Why I Want To Know About C-Sections (Even Though I Don’t Want Another)

Like me, did you skip the sections in the pregnancy books about cesarean sections?

I was horrified — simply horrified — by the idea of a c-section when I was pregnant.  Everything about it seemed barbaric.  I had never had surgery, and I didn’t want to start now.  I refused to accept a c-section as a possibility.  Even during our childbirth class, I purposefully tuned out during the c-section lecture.  We hired a birth doula to attempt to have a natural childbirth.  Ironically, she and her doula partner had both had difficult c-sections, and these experiences were the catalysts for studying and beginning a career in childbirth education.

April is Cesarean Awareness Month, a worldwide campaign to raise awareness and educate people and the medical community about the facts and experience of c-sections.

My last post was about developing the “baby bug” and wondering about a second baby.  I’m not sure if the baby bug has completely passed, but I’m thinking more about the reality of what having another baby would mean.

My son, the day after delivery by c-section

And today, as part of this April campaign, I’m asking you to do two things:

1.  If you are a pregnant woman, or know a pregnant woman, or treat pregnant women, make sure that you know the facts about c-sections.  Seriously, just do it, even if it grosses you out.  Even if a c-section is in no way part of your birth plan — it certainly wasn’t in mine — read about them, ask other women about them.  Learn about why you might be given the option, or why you might not, what the recovery is like, what you can expect if you have one.  Ask about your hospital’s c-section delivery rate and find out how it compares to other hospitals in your area.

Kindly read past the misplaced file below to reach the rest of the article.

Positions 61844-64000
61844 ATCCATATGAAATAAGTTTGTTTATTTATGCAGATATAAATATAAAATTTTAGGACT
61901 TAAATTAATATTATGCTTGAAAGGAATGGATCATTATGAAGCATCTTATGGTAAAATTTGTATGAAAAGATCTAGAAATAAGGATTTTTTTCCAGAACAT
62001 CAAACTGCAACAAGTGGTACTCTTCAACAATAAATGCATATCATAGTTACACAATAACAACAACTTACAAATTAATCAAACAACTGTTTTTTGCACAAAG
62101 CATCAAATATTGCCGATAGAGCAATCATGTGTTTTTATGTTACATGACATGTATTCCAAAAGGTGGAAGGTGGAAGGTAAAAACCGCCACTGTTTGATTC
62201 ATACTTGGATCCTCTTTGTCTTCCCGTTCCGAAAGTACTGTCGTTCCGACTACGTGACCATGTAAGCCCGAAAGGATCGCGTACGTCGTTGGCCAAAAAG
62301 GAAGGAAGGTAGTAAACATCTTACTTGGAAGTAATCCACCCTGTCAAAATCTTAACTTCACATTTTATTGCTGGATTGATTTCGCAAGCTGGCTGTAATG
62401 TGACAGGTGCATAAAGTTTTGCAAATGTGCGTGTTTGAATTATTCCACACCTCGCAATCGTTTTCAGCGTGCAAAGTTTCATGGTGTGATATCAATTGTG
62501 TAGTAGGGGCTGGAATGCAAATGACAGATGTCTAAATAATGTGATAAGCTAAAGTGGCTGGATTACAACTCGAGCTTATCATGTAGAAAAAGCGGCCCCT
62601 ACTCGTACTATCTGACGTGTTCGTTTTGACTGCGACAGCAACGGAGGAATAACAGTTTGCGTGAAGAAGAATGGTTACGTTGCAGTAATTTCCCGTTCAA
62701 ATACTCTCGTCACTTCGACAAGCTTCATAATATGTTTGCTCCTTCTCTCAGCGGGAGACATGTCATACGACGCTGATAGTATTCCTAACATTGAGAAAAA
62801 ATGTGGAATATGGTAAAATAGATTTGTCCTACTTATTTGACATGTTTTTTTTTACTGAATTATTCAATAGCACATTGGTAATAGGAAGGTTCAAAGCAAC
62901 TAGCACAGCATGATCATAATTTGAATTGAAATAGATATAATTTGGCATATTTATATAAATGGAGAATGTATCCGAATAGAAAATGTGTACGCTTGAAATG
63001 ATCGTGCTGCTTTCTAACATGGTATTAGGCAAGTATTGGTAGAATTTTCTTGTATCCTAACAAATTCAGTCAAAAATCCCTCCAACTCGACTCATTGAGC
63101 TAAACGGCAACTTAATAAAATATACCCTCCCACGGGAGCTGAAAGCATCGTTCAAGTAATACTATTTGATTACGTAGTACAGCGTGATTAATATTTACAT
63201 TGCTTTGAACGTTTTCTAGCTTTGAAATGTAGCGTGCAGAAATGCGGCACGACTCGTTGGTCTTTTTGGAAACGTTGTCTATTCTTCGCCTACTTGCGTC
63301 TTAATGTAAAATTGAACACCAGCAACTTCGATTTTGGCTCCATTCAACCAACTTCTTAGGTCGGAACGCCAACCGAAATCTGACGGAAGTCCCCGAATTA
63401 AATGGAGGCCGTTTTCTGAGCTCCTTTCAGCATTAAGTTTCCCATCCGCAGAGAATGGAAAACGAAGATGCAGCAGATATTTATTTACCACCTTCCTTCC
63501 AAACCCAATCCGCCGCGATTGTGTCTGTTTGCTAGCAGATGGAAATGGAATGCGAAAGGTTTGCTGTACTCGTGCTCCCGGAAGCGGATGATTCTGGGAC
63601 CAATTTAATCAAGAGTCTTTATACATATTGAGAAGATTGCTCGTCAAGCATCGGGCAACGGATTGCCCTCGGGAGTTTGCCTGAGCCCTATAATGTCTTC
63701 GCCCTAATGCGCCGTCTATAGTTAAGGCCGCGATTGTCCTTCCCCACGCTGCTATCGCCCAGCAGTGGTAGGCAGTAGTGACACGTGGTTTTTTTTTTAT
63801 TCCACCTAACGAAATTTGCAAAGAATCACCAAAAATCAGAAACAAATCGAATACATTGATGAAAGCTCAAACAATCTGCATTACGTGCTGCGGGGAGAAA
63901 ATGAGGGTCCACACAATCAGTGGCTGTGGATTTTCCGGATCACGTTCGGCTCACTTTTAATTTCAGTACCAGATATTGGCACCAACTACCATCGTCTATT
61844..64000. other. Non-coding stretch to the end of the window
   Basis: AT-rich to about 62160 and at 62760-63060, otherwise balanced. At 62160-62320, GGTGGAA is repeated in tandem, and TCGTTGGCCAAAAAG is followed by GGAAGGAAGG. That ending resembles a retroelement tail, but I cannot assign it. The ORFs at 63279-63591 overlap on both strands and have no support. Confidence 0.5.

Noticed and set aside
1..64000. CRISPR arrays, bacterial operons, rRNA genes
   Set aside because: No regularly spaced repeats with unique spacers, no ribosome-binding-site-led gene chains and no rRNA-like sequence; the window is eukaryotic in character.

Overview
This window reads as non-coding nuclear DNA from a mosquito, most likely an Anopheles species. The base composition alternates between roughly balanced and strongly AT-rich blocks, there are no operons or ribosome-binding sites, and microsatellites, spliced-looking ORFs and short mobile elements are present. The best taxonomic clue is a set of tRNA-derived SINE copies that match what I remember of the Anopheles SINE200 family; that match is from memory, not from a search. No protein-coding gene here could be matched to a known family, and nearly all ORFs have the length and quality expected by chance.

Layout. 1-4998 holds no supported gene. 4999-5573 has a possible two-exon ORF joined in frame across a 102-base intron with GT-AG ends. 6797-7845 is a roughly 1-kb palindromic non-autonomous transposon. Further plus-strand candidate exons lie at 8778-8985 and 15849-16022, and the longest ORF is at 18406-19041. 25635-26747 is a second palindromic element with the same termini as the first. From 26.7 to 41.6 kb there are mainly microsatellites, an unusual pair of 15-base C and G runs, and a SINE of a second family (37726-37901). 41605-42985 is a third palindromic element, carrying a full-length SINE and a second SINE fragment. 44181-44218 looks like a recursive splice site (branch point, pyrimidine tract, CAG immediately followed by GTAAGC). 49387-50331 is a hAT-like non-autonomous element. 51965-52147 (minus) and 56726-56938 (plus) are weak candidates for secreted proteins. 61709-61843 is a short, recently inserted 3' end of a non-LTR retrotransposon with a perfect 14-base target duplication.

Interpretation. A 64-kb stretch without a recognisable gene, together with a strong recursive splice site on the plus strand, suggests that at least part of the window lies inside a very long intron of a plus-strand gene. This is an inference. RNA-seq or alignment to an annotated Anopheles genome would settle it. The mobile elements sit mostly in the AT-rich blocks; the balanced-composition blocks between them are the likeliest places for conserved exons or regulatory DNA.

I had an emergency c-section after a completely normal pregnancy and several hours of normal labor.  I was in active labor, pushing, when my son’s heart rate dropped and wouldn’t recover the way that the doctors expected that it should.  They rushed me to the operating room, and I was not given any choice about whether to continue with labor.  And I should not have been given a choice.  My son’s life was at risk, and I’m thankful that the doctors were skilled and fast.  My son’s umbilical cord was too short for him to be able to exit the cervix, and he was literally stuck.

My son and I in the hospital after c-section

After a terrifying birth, I was completely unprepared for every aspect of what to expect after a c-section.  I didn’t know how long it would take to recover, how difficult breastfeeding would be, how long I would stay in the hospital, how much pain I would be in, how many complications were possible, how much medication or which kinds I would be offered.

2.  I also want to ask about your experiences.  Did you have a c-section?  Did you have a repeat c-section after your first?  Or were you able to have a successful VBAC (vaginal birth after cesarean)?    Did your doctor or hospital push you into another c-section?